A factory trade union chairman who negotiated a pay increase for company employees has now successfully sued his employer after management embarked on a campaign of harassment and retaliation against him.
The Luogang District Court in Guangzhou ruled on 5 December that the Japanese-owned Guangzhou Otomo Car Seat Co Ltd. (广州大友汽车座椅有限公司) should pay Hong Biming more than 40,000 yuan in compensation and other costs for illegally demoting him and cutting his salary.
The judgement noted that although the employer had the right to hire and fire personnel and determine their working conditions, it should not abuse that right. Moreover, it pointed out that the enterprise trade union chairman is specifically protected under the Trade Union Law from arbitrary changes in working conditions.
Hong Biming joined Guangzhou Otomo in September 2007 and in 2009 was made section head. In March 2013, Hong was elected enterprise trade union chairman and later organized the employees to engage in collective bargaining with management over wages.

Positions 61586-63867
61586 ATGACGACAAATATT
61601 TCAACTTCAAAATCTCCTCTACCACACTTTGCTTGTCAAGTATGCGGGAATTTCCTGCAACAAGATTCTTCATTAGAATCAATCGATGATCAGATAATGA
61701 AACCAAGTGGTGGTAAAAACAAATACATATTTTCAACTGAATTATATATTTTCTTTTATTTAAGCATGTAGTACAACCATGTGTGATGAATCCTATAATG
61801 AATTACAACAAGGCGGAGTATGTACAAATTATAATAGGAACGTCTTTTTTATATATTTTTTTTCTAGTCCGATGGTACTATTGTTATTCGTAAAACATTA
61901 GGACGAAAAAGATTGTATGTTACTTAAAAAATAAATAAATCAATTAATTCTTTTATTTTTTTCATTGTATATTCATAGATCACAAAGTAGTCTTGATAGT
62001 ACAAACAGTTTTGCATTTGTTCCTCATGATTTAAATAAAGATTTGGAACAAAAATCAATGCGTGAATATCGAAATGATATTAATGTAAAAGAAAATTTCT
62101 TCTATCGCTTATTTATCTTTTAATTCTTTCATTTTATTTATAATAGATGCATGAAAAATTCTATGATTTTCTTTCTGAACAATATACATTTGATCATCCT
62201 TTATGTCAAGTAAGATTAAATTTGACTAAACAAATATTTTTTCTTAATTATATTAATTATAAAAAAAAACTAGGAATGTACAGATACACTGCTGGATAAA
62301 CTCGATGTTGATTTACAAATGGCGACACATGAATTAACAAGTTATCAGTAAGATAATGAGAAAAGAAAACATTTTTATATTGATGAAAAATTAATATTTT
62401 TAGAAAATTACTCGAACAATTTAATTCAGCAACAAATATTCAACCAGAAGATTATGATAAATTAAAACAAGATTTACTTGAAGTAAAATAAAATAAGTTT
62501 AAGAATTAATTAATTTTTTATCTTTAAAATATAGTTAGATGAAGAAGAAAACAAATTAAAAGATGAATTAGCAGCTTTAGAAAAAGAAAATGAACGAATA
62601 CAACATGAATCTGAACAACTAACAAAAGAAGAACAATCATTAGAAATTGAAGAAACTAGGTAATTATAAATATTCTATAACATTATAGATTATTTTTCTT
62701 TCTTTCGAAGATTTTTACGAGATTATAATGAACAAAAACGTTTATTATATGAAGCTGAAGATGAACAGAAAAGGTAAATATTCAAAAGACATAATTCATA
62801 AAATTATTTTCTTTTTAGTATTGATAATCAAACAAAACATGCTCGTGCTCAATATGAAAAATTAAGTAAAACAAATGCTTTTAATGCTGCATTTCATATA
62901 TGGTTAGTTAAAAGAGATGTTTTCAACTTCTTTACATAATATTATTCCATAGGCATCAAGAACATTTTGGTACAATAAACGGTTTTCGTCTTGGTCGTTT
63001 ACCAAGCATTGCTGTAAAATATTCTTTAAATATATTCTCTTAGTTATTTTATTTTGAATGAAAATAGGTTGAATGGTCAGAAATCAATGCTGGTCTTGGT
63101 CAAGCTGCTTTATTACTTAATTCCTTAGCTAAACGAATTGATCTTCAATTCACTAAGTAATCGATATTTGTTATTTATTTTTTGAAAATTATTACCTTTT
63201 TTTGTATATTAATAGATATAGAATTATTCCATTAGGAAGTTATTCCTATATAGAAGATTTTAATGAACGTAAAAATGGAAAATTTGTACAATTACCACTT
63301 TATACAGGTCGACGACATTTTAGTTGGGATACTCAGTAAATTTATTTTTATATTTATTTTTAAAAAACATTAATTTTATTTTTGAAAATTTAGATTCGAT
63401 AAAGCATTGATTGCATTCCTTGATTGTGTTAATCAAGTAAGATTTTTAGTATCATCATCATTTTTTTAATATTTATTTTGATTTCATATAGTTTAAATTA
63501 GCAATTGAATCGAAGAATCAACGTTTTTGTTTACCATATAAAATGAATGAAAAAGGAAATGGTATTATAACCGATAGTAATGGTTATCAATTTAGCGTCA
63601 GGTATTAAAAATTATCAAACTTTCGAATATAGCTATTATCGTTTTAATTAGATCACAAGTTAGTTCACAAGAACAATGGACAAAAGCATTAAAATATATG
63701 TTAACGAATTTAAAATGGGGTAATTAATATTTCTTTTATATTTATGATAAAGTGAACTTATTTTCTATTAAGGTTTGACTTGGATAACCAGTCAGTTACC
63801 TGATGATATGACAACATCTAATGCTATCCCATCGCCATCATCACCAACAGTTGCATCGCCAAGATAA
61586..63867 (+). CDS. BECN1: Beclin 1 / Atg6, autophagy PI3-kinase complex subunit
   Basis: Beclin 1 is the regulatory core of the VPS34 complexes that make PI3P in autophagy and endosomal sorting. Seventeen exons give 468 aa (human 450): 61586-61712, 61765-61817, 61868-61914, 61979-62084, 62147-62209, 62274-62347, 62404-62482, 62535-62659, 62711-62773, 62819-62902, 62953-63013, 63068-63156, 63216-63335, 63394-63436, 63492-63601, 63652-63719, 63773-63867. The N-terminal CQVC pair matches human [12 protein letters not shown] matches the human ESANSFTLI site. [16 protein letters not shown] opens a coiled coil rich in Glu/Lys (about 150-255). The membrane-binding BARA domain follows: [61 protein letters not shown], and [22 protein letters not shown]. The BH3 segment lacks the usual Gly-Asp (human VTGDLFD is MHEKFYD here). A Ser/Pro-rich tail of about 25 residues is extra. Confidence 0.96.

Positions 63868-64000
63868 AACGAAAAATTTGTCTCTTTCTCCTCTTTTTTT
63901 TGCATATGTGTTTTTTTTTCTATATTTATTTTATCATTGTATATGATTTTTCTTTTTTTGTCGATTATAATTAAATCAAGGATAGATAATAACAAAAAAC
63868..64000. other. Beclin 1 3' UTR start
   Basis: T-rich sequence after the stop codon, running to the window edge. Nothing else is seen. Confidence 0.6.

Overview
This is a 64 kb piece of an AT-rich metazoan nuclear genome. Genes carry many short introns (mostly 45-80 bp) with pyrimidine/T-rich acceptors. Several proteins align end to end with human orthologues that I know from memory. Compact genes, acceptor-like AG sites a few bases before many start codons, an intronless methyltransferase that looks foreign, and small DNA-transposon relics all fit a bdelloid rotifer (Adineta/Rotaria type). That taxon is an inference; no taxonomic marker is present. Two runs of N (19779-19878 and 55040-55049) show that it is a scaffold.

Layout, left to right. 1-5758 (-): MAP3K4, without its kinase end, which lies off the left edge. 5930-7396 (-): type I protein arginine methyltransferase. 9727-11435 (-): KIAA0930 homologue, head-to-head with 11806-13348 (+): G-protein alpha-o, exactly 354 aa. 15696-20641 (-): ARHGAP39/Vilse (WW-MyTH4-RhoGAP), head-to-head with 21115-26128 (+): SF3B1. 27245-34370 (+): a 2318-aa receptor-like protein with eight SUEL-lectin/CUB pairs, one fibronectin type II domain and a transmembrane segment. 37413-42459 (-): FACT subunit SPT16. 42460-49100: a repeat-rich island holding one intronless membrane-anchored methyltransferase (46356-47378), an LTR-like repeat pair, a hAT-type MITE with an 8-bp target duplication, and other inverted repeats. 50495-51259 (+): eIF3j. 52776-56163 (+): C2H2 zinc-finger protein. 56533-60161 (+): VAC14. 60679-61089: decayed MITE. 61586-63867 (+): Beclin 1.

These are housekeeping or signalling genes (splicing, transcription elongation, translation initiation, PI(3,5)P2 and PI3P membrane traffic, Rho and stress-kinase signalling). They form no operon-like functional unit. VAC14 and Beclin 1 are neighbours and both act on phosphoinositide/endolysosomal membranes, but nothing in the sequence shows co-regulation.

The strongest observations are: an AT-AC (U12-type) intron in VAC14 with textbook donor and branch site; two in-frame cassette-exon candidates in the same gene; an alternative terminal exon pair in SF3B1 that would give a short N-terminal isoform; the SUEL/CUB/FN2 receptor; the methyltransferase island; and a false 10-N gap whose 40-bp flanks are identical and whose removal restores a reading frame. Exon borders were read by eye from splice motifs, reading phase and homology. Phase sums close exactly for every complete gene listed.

Management responded by demoting him and baring access to his office computer in a systematic campaign of harassment which culminated in January this year when the company unilaterally cut his salary.
Hong approached the district trade union for help but to no avail. On 15 March, Hong had had enough and tendered his resignation and demanded compensation for illegal change of working conditions, his outstanding salary and a formal letter of employment termination. The company refused and Hong announced his intention to sue.
The case initially went to arbitration and Hong won a partial victory. However he was determined to push for all his demands and eventually the district court agreed. It is unknown at present if the company intends to appeal.
It is encouraging that the courts (in Guangzhou at least) are willing to protect trade union leaders who stand up for the interests of workers. However, it should be noted that worker activists who do not have protection under the Trade Union Law are regularly subject to retaliation by management and get little help from the courts. This was illustrated in the case of 70 Nokia workers in Dongguan who were sacked after taking part in a series of strikes and protests last year. The workers were seeking reinstatement on the grounds of illegal dismissal but on 13 October the Dongguan Intermediate People’s Court upheld two earlier ruling that the workers had been dismissed in a lawful manner.